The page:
Innovation in Health and Wellbeing

We are seeking efforts to enhance community health through the built environment. The COVID-19 pandemic has demonstrated how important equitable access to outdoor spaces and creative reuse of the public realm are to our collective community health. Co-designing innovative solutions can allow our communities to begin to create a more just and fair built environment in cities across Greater Boston.


  • How can your community expand access to open space and the public realm to allow for greater health and wellness?
  • How might we positively impact access to health and wellness opportunities?

Types of projects the foundation will fund

Urban Design

Rentify Chinatown design charrette with Sasaki

Evaluation Criteria



We seek proposals that utilize interdisciplinary thinking to challenge the status quo. We support design ideas that actively engage and contribute to communities. Winning teams will have actionable ideas. Proposals will be judged on both creativity and feasibility, and should address resilience and equity through the lens of one of the topics discussed in Section 04.



We seek proposals that benefit historically underrepresented communities through strategies aimed at eliminating systemic barriers. Winning teams will show how their projects will meet the unique needs of a community through a high level of collaboration with community representatives.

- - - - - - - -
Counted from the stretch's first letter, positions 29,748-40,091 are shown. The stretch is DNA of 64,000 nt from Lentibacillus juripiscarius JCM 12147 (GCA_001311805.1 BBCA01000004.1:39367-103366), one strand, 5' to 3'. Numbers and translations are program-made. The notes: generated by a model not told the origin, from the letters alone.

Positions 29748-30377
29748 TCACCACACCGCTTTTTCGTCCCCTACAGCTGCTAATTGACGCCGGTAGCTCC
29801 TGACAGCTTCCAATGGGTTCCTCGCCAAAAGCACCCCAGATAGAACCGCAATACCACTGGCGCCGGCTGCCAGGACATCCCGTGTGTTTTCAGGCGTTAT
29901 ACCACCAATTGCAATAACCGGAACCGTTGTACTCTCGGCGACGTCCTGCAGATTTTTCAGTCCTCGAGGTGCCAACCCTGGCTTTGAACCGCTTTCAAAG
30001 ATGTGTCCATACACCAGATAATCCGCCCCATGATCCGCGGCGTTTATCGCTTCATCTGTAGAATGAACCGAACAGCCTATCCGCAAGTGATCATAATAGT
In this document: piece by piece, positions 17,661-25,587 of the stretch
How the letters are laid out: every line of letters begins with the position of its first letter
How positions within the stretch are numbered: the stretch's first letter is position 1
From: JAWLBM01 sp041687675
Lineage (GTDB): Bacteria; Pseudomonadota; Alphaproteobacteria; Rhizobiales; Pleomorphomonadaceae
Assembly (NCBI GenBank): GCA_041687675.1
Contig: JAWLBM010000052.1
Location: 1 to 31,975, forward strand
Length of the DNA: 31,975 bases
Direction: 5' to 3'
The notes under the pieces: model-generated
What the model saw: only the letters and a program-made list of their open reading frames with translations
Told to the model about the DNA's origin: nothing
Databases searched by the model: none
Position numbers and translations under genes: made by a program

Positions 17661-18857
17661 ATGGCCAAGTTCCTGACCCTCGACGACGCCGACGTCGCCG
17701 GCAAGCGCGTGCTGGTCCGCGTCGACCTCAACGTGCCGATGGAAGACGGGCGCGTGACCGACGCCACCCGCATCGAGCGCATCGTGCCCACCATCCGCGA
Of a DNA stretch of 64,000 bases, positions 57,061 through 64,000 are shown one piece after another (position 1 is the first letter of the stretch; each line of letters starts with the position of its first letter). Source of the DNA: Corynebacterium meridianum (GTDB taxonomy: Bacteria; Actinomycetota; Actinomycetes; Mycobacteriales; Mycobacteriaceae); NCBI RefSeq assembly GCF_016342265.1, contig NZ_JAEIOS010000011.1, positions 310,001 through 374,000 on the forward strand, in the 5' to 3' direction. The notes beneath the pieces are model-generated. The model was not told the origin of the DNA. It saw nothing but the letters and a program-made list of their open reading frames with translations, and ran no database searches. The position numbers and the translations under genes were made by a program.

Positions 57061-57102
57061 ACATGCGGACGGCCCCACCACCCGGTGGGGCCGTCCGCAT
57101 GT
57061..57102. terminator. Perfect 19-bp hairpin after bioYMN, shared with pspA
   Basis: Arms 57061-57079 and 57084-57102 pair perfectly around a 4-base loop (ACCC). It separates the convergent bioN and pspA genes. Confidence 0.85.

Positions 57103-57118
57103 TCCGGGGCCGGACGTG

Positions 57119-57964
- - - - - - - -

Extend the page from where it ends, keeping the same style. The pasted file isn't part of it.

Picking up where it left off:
We value diverse perspectives and seek to find inclusive processes that make space for dialogue and difference. We especially encourage proposals from women; transgender, genderqueer, or gender non-conforming individuals; members of racial or ethnic minorities; and individuals with physical and/or intellectual disabilities.



We seek proposals that foster innovation, creativity, and interdisciplinary approaches to design. Special attention will be given to teams that propose forward-thinking, rather than reactive, concepts and ideas.



We seek proposals that can produce positive impacts within the communities they serve. Winning projects will exhibit scalability or replicability across other communities with similar characteristics.


Our jurors are representatives from design, transit, housing, and environmental organizations. We will update this page as jurors are confirmed.

Elaine Limmer, Jury Chair
Allentza Michel

Pitch Night 2019

Program Guidelines

Access to Sasaki Designers